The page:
“We’re pleased to come together with Hewlett Packard Enterprise and Specialist People Foundation to bring the successful Dandelion Program to Australia, and provide traineeships in ICT to some very talented people with autism,” said a representative of Australia’s Department of Human Services. “This program demonstrates how the public and private sectors can work collaboratively to enable people with autism to realize their full potential in the workforce and contribute effectively to the market economy.
“The trainees are performing roles in ICT while developing valuable work skills in a professional environment, and they are working with their departmental colleagues to deliver systems that support the millions of Australians who use our services every day.”
The Dandelion program is also part of a research program being undertaken with the Olga Tennison Autism Research Centre at La Trobe University. “Charting the impact of employment on people on the autism spectrum within this unique program, as well as their families and coworkers, will be important in convincing other employers to offer similar opportunities to those with autism,” said Professor Cheryl Dissanayake, who is overseeing the research program.
“We’re very grateful to the Dandelion program for broadening our perspectives,” says Michael. “We’ve been thrilled to play a part in demonstrating the value for employers and giving these talented people the opportunities they deserve.”
Accelerating fairness and opportunity—that’s true Living Progress.
We are six months into our research on the Dandelion Program – an employment program initiated by Hewlett-Packard Enterprise, the Department of Human Services and Specialisterne Australia aimed at creating a pathway to meaningful employment for adults on the autism spectrum.
The program provides selected individuals with Autism a 3-year traineeship as a software tester. It includes significant workplace support for these individuals which is provided by someone with extensive experience in Autism Spectrum Disorders who works closely with the trainees. So far, the program has provided jobs to 38 adults with a diagnosis of an Autism Spectrum Disorder.
Previous research has identified the many challenges adults on the autism spectrum face entering the workforce, backed up by the lived experiences of people with Autism. In particular, we know there are exceptionally high rates of unemployment and underemployment where, for example, individuals are placed in low level, unskilled and low paying jobs. It may be that human resource and employer focus on social aptitude and teamwork creates a barrier to employment of individuals with Autism. Indeed, over half of the employed adults on the spectrum who responded to a recent Australian survey indicated they needed support to find employment. Furthermore, around two-thirds of these same individuals also indicated that they would like support at work for their symptoms of Autism.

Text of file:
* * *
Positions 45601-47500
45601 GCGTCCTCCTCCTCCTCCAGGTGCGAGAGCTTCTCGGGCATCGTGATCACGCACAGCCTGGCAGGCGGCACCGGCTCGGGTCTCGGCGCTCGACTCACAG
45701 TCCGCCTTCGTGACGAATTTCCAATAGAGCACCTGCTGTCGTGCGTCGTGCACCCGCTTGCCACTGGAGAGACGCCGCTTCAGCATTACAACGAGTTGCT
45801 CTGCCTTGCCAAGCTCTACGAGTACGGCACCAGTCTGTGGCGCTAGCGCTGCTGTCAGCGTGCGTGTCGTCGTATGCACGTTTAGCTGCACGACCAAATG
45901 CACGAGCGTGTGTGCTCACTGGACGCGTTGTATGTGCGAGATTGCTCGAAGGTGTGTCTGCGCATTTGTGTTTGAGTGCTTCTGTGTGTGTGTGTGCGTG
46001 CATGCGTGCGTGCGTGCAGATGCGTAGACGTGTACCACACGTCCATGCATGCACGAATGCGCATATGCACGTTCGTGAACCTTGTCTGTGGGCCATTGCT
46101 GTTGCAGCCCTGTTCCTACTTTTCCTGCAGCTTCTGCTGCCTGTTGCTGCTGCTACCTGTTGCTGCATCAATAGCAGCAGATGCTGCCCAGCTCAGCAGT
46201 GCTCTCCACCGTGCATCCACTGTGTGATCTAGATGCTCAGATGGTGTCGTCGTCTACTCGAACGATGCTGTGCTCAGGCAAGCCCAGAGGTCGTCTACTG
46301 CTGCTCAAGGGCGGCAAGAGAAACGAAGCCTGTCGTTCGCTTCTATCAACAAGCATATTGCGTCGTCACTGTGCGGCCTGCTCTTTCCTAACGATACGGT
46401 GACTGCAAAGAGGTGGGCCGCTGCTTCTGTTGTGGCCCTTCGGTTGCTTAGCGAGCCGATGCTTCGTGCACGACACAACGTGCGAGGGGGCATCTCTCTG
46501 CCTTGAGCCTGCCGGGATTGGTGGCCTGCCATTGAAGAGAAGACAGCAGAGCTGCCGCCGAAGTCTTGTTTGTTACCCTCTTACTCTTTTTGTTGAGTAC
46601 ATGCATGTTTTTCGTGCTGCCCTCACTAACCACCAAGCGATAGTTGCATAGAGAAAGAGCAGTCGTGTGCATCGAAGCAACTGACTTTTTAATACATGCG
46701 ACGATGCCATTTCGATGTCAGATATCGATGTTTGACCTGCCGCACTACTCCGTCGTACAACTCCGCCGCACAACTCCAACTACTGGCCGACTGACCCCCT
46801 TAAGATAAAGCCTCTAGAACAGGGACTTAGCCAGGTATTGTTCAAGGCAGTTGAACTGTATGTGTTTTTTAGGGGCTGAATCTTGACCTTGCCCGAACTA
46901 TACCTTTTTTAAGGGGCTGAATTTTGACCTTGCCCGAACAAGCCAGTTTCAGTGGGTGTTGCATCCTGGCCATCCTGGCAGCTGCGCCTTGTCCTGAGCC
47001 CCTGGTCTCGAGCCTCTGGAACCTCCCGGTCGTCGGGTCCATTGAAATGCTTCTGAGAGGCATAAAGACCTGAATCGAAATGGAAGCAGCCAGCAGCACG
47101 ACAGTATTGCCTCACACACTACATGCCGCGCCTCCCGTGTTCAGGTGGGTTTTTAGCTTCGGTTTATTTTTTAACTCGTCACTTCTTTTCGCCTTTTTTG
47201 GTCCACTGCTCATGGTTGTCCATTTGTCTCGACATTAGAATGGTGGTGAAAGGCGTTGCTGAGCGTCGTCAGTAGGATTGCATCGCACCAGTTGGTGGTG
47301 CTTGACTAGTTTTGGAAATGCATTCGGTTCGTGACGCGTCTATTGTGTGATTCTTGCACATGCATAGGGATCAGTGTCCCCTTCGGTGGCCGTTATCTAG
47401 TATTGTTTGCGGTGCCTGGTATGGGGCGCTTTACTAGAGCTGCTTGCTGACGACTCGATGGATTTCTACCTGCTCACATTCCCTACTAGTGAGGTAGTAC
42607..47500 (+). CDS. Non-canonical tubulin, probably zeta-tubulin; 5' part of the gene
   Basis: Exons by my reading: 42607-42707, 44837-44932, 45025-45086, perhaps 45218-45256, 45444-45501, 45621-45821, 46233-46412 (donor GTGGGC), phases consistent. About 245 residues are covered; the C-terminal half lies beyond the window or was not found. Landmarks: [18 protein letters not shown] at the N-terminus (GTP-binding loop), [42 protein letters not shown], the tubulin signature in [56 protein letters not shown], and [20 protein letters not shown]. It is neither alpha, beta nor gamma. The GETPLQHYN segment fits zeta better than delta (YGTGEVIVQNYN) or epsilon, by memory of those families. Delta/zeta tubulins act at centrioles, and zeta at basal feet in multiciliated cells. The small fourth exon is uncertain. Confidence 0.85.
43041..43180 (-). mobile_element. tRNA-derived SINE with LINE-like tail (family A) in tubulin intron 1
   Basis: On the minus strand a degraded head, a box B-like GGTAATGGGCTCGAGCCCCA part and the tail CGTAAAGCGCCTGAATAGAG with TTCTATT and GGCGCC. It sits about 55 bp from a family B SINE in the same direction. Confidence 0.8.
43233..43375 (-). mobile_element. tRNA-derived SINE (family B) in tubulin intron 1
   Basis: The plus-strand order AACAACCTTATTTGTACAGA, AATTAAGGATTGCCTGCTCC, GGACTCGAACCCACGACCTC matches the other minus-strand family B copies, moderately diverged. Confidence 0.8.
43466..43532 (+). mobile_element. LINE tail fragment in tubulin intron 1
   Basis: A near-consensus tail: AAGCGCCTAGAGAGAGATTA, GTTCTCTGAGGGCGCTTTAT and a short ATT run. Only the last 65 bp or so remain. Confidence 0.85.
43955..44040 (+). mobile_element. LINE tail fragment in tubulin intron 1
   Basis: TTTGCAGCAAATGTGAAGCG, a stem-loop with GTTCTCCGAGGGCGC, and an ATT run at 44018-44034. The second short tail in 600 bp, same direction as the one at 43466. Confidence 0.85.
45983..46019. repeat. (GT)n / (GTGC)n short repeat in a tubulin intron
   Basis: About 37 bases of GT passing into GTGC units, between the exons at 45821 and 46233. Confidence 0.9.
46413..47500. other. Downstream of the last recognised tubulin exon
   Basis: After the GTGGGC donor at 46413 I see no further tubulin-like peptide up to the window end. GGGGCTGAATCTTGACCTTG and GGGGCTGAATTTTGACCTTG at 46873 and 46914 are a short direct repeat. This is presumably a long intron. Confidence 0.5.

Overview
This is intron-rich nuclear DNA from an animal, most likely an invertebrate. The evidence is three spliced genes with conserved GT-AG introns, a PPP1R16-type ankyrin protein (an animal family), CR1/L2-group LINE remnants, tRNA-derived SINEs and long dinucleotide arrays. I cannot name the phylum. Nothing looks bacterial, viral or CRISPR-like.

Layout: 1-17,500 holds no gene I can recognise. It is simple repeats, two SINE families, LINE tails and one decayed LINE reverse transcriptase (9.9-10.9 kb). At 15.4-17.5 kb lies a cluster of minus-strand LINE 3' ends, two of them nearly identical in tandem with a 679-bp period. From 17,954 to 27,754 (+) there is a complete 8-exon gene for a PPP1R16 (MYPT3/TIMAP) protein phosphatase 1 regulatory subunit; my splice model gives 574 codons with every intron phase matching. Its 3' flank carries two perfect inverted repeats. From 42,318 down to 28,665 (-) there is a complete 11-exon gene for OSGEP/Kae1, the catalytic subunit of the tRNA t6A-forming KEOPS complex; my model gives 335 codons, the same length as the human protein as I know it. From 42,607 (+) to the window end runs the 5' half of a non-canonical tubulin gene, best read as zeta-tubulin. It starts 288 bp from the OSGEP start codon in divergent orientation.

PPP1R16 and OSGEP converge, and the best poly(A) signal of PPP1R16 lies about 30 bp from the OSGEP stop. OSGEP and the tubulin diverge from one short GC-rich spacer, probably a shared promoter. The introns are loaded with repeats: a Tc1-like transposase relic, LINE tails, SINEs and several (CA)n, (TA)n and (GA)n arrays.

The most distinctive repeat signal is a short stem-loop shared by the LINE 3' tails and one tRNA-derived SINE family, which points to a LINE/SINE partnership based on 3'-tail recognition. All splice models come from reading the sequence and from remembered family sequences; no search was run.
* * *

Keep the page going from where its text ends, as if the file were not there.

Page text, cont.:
In our research, we are tracking the transition to work of the adults who have been selected for the Dandelion Program across three States in Australia. The research addresses a significant gap in the scientific literature concerning the transition to work and the effectiveness and benefits of employment programs that target adults on the spectrum.
We are looking at specific outcomes that include loneliness and social supports, quality of life, psychological wellbeing and mental health and also job satisfaction. While it is too early to say anything definitive about our finding so far as we are still collecting data, we can report some interesting preliminary trends.
Consistent with the research literature, although around 25% of job candidates had a TAFE diploma or Bachelor’s degree or higher, the unemployment rate in our sample was around 63%, with 34% of the total group engaged in unskilled, part-time work. In terms of transition to work, we have found that individuals employed in the program for 6 to 8 months are reporting fewer psychological concerns, including lower levels of anxiety and loneliness, improved social relations and a sense of belonging compared to individuals who have only just started in the program. The trainees also reported significantly higher levels of job satisfaction with the program compared to their previous jobs.
While these trends are promising, our primary research goal is to follow the teams over time to see if these improvements might be attributable to engagement in the program. We will continue to provide updates on further findings as they become available.